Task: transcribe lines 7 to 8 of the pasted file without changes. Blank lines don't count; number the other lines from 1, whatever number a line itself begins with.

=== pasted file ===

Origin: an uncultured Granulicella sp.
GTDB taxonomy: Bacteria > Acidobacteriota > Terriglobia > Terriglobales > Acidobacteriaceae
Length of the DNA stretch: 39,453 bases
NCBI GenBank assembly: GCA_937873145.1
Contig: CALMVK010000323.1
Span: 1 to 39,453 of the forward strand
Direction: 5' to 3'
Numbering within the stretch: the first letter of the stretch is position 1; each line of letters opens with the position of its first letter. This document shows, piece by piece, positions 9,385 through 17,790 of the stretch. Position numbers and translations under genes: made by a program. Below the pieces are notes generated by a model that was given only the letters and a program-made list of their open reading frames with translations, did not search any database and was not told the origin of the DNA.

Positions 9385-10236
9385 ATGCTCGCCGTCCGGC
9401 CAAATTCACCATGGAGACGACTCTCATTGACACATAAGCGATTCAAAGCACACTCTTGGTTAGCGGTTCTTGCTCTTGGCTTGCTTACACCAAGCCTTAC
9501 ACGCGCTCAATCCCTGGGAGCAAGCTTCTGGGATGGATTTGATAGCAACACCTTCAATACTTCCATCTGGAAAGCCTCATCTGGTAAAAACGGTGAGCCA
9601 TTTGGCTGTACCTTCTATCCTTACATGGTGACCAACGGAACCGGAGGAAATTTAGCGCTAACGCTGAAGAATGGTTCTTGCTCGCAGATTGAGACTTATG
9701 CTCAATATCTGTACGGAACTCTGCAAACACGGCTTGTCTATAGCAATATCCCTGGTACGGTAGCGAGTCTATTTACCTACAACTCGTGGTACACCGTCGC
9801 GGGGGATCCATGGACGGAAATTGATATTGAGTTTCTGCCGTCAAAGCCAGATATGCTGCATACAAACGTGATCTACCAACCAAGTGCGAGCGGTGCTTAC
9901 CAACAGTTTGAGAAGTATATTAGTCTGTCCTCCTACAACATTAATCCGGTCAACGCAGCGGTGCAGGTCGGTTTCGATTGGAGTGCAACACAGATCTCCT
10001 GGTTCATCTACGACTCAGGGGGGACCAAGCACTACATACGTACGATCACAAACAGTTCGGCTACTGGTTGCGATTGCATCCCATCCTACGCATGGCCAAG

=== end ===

Direction: 5' to 3'
Numbering within the stretch: the first letter of the stretch is position 1; each line of letters opens with the position of its first letter. This document shows, piece by piece, positions 9,385 through 17,790 of the stretch. Position numbers and translations under genes: made by a program. Below the pieces are notes generated by a model that was given only the letters and a program-made list of their open reading frames with translations, did not search any database and was not told the origin of the DNA.